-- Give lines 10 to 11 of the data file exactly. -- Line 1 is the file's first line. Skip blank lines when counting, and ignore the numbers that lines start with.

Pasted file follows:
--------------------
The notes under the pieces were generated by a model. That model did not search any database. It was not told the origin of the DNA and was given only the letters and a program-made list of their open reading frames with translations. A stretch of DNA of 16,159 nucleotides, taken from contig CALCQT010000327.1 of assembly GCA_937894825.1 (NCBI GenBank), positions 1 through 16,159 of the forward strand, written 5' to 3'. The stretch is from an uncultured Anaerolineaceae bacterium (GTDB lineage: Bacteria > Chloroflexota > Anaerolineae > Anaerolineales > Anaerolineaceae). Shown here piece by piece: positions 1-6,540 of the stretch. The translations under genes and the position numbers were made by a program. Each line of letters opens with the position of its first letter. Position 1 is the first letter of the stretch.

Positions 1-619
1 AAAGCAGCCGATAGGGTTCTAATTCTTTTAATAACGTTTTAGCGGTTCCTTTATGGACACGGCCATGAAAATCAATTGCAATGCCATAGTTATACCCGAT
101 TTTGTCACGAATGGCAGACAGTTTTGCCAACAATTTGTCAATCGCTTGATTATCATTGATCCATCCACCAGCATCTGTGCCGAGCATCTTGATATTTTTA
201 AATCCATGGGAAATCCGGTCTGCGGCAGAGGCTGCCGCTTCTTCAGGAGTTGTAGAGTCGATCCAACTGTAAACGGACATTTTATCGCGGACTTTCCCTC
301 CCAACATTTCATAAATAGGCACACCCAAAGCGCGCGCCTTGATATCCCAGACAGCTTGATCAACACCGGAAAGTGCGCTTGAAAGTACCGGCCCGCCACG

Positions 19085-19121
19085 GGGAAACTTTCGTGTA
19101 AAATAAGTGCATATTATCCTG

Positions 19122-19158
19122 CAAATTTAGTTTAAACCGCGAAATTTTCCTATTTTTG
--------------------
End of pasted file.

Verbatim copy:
Positions 19122-19158
19122 CAAATTTAGTTTAAACCGCGAAATTTTCCTATTTTTG